Not much research has been done, but a number of fairly simple points emerge:

If you feel weak, faint, or more tired than usual, you are probably overdoing it. Also, because (moderate) exercise is crucial to good health, you need to consume sufficient calories to be able to do & enjoy it.

Watch biomarkers such as blood/ urine analysis; strength, endurance, balance & cognition tests, and (important!) bone density. If anything deteriorates abnormally, investigate! On the other hand, various markers - such as reduced basal metabolic rate - are indications that CR is working.

If your BMI drops below 18.5, or your body fat below 5% male (8% female) you are probably close to the limit.

Important: If CR becomes difficult, or if it makes you unhappy, relax & eat a little more!

What other risks and disadvantages are there?

Feeling cold more easily (dress more warmly). Having difficulty sitting comfortably (sit on a cushion). Being hungry a lot while in the weight-loss phase (see: Easy CRON ). Fortunately, these symptoms tend to go away as the body adjusts.

Social pressure on looks or food discipline. Others people may discourage your CRON efforts by unhelpful comments on how skinny you are, or by trying to pressure you into eating as they do. Many people (men and women) also think that masculinity is tied to being a certain (heavy) weight. Dealing with these issues requires the confidence of knowing that CRON is a smart thing to do if you value your life.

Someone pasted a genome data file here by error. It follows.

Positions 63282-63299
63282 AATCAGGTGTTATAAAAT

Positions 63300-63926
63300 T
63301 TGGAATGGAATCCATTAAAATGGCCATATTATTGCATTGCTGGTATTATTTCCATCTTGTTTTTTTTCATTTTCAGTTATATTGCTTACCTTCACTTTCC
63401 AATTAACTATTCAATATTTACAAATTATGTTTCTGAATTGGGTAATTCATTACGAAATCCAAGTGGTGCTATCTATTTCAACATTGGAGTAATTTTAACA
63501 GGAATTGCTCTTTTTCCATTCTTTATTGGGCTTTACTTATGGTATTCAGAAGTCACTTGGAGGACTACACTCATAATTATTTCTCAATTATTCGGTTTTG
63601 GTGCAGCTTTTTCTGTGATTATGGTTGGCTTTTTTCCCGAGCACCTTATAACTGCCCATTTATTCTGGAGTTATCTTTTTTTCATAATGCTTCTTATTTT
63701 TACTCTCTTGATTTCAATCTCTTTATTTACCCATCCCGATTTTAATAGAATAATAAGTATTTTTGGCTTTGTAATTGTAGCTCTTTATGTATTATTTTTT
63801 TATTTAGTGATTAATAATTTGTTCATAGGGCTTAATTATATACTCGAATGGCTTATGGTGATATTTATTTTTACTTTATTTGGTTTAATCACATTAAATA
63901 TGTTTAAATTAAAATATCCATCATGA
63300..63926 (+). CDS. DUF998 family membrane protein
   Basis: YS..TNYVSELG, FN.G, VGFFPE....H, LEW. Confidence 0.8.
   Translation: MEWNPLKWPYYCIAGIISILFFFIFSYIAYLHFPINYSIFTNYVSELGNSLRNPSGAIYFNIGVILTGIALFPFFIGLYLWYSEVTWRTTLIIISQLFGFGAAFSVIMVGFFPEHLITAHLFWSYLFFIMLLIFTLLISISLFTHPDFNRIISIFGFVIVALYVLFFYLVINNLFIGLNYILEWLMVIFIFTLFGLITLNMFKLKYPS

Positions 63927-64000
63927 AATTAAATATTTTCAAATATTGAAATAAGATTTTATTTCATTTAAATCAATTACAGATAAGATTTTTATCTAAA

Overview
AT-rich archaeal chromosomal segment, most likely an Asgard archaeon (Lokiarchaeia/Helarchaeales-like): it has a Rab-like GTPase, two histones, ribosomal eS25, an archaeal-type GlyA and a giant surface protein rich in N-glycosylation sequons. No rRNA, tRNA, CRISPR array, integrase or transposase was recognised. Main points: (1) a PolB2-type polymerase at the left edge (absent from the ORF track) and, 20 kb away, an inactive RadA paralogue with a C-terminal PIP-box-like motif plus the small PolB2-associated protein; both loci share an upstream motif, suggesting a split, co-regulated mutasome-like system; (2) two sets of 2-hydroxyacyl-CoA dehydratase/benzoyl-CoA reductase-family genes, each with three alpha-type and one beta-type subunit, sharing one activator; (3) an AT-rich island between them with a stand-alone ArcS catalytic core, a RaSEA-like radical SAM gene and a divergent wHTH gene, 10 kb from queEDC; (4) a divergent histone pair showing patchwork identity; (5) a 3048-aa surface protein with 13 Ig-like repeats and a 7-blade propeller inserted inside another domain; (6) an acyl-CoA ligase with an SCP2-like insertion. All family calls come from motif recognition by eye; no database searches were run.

Reduced libido. If this is a problem, reducing the severity of calorie restriction and /or conventional libido-enhancing techniques may overcome this.

Anyone embarking on serious CR should carefully monitor their health (look for worrisome symptoms, watch biomarkers), and get professional advice. Ideally you want a comprehensive baseline test of biomarkers before you start. (There are now many clinics and services that specialize in health screening).

Hating it. If you're miserable doing CRON, reduce, change, or discontinue it. Perhaps get some ideas/ advice from others happy with CRON.

For more info on CRON see: Calorie Restriction FAQ

Challenges: Over eating when I know I am about to over eat and have in fact consumed as many calories as I require to fill my cells with energy, yet my body pain is addicted to the over-energy so my body works harder to burn that energy off, and then I get gather more evidence to justify my feeling sluggish by a story I have created about my self and my health and body. Thus the vicious cycle of pain and suffering continues and cements.

Triumphs: “You yourself, as much as anybody in the entire universe, deserve your love and affection.” Yes thank you for reminding me Buddha ;)

What I Ate Today:

Food fest 1: The juice of 5 oranges! So sweet and right after my epsom salts bath soak - the perfect replenshiment for my cells :)

Food fest 2: A beautiful sweet thai avocado salad. Ingredients: Lettuce and corriander (cilantro) from our garden! With creamy avocado chunks, baby spinach and a dressing made up of chopped garlic, spring onions, ginger, corriander, lime juice, a dash of olive oil and himalayan salt and green chillis oh and crushed walnuts are the finishing touch! Divine!

Food fest 3: 3 oranges

Recipe: Recipe for the sweet thai avocado salad (and other creative, fun, boring, healthy, divine salads!) will be in The Earth Diet book published worlwide in November.

Exercise: A 2 hour workout of moving my body - running around the block, walking to the spanish store to buy avocados, dancing to 3 of my favourite Travis songs, standing on my head for 4 minutes, some ab crunches and body holds, then I steam cleaned the carpets! Oooh yeah I got to moooove today!

142 days to go!!!